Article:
All of our thoughts, beliefs, perceptions, behaviors, and relationship patterns have been shaped and informed by our respective DNA lineages and all of our experiences beginning at conception in the form of cellular memory referred to as 'imprinting'.
Prenatal, perinatal and childhood experiences which should include appropriate environmental stimulus and responsiveness to our needs not only prevents distress but also ensures that the limbic brain which receives and processes sensations, feelings and emotions 'imprints' these experiences as cellular memory in the body, validating our right to exist.
If these experiences are less nurturing and more painful; our limbic system begins to 'imprint' these experiences on the cellular level as distorted expressions of love.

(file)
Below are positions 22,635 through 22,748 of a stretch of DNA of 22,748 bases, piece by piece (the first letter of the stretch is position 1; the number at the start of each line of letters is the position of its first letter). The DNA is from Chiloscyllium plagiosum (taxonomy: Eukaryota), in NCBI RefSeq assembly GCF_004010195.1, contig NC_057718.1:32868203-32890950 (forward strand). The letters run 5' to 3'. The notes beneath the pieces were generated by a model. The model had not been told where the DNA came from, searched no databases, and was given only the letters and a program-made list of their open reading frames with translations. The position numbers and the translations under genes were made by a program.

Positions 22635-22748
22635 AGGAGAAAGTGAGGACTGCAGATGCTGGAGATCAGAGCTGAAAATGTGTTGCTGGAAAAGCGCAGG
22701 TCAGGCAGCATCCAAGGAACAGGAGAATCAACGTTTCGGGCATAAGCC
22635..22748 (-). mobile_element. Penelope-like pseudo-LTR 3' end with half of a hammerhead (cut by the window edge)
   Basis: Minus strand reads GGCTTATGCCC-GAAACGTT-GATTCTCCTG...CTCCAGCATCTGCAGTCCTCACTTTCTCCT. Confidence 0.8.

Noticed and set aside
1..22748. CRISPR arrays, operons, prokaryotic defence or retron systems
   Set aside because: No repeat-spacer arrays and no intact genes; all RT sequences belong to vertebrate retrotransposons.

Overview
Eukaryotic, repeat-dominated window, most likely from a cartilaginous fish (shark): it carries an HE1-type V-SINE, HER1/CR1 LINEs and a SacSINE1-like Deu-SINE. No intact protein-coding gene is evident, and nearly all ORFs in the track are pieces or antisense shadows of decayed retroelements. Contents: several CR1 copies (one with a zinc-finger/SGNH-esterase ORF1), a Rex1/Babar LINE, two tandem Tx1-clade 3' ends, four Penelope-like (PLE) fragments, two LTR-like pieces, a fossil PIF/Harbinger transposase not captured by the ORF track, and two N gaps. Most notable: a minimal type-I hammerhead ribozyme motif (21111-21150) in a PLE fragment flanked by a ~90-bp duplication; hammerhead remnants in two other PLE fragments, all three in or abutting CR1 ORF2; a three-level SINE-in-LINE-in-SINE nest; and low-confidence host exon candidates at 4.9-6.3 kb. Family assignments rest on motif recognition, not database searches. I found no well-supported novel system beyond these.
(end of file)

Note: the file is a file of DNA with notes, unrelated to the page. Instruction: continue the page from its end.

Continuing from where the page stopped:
This sets us up to recreate these experiences in a cyclical fashion throughout life, informing chronic dysfunctional relationship patterns in an unconscious attempt to get our physical and emotional needs met.
Our DNA may be the blue print of life but it turns out that our environment is what influences our genetic functioning, including our thoughts, feelings and beliefs in response to our experiences.
How we develop in utero in response to our mother’s stress levels, the degree of trauma we experience at birth, how securely we are able to attach to our primary caregivers and how nurturing our childhood environments are appear to be the most important factors influencing development and future generations.
Copyright 2015, Kate O'Connell, LPC
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